US 3230275 A
Description (OCR text may contain errors)
United States Patent 3,230,275 INTERPOLYMERS COMPRISING ACRYLAMIDE AND A HYDROXY-SUBSTITUTED MONOMER AND HEAT CURABLE RESIN COMPOSITIONS THEREWITH Kazys Sekmakas, Chicago, Ill., assignor to De Soto Chemical Coatings, Inc., Chicago, 111., a corporation of Delaware No Drawing. Filed Aug. 30, 1962, Ser. No. 220,566 Claims. (Cl. 260-873) The present invention relates to acrylamide interpolymers containing copolymerized aliphatic monoethylenically unsaturated monomer containing the hydroxy group providing heat-curing products which cure to form hard, flexible and solvent resistant coatings which may possess high gloss. These new copolymers or interpolymers in accordance with the invention are especially useful in organic solvent solution coating compositions, especially in admixture with solvent-soluble, heat-hardenable aminoplast resins, either alone or in combination with oilmodified alkyd resin. In the present invention, the acrylamide interpolymer may be alkylolated by reaction with aldehyde if desired, but excellent properties are achieved in the absence of aldehyde reaction.
Etherified alkylolated acrylamide-containing interpolymers have previously been used in organic solvent solution coating compositions. In the known systems, alkylolation of the interpolymer is essential to the cure and, when the alkylolated interpolymer is prepared in the presence of acid, extensive etherification has been essential to the storage stability of the system. Moreover, when the interpolymer is the sole film-forming component of the coating, it is not normally possible to obtain a fully satisfactory combination of properties. Blending with epoxy resins is of some assistance, but such resins tend to degrade gloss upon prolonged exposure. Blending with aminoplast resins or alkyd resins is also of some assistance, but poor compatibility has led to many problems, such as pigment flocculation, color drift in the package, and loss of gloss.
In accordance with the invention, an acrylamide is copolymerized with other polymerizable ethylenically unsaturated materials including at least by weight of monoethylenically unsaturated ester component in which the terminal carbon chain is of suflicient length to provide extensive internal plasticization, and a proportion of aliphatic monoethylenically unsaturated monomer containing the hydroxy group. Desirably, a proportion of aliphatic monoethylenically unsaturated carboxylic acid is also included in the copolymer or interpolymer.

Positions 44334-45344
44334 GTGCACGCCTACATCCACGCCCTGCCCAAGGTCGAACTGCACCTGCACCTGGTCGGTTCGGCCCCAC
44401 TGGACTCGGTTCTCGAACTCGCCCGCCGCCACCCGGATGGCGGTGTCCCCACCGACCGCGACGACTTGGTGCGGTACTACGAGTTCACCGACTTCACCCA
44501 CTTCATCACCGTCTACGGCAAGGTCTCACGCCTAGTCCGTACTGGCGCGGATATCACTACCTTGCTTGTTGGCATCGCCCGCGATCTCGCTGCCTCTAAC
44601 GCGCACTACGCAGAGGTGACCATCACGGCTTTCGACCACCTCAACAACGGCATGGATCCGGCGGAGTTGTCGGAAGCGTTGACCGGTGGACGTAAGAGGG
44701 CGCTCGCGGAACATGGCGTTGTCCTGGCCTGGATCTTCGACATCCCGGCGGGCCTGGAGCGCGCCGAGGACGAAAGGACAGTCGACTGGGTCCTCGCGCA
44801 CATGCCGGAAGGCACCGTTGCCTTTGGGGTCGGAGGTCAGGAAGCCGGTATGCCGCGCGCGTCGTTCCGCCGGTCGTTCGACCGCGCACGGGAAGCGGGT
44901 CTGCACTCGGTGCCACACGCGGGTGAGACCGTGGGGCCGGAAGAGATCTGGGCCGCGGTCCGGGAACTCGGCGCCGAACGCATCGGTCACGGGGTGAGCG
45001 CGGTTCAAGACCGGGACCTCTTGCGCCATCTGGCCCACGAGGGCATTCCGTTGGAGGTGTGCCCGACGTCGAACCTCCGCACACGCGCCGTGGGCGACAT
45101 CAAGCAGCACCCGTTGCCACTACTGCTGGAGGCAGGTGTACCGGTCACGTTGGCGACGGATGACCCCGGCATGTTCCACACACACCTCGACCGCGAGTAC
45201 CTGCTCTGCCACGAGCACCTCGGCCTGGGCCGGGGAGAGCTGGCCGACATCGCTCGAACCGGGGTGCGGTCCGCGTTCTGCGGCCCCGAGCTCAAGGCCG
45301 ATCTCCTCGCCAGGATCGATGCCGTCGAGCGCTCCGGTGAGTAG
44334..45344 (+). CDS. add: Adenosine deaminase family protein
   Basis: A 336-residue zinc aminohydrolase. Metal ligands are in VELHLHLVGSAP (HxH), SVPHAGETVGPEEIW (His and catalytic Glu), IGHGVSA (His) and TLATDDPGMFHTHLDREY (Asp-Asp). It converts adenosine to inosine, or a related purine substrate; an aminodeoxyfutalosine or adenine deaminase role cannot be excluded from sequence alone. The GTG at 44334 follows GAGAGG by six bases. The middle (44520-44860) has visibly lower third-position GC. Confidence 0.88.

A portion of the amido hydrogen atoms in the interpolymer may be replaced by the structure t -CHO R1 wherein R is selected from the group consisting of hydro gen, furyl, and saturated lower aliphatic hydrocarbon radicals containing up to 10 carbon atoms, and R is selected from the group consisting of hydrogen, and alkyl and alkoxy alkyl radicals containing up to 10 carbon atoms in the radical. Preferably, R is hydrogen and, to the extent that etherification is desired or permitted, the etherifying alcohol provides an ether group in which R is an alkyl radical containing from 3-8 carbon atoms.
As will be more fully appreciated hereinafter, considerable variation is permissible in the kind and ratio of ethylenically unsaturated materials which are used, the aldehyde modifying agent, the etherifying agent and the extent of etherification.
The preferred unsaturated amide is acrylamide, but other acrylamide monomers such as methacrylamide and itaconate diamide may be used. Indeed, amides of other ice unsaturated acids such as maleic acid diamide, fumaric acid diamide, sorbic acid amide and muconic acid diamide may less desirably be used.
It is preferred to employ the acrylamide monomer in proportions of from 5 to 45%, preferably from 5 to 30% by weight, based on the total weight of unsaturated material subjected to copolymerization.
As will later more fully appear, the presence of the acrylamide component is essential for, in its absence, the interpolymer fails to cure sufiiciently to provide a hard and solvent resistant film.
A second essential component is aliphatic unsaturated monomer containing the hydroxyl group. The preferred hydroxyl-containing monomers are Z-hydroxy ethyl methacrylate and glycerol allyl ether, though these are merely illustrative of the class which also includes other hydroxy alkyl methacrylates and acrylates such as 2-hydroxy propyl methacrylate, 3-hydroxy propyl methacrylate, 4-hydroxy butyl methacrylate, and 2-hydroxy ethyl acrylate. Still further hydroxy-containing monomers which may be used are ethylene glycol allyl ether, propylene glycol allyl ether, butylene glycol allyl ether, diethylene glycol allyl ether, trimethylol propane allyl ether and 2-hydroxy-methyl-S-norbornene (either the endo isomer or the exo isomer or mixtures thereof). Still further, allyl alcohol, methallyl alcohol, crotyl alcohol and unsaturated fatty alcohols corresponding to drying oil fatty acids may be used.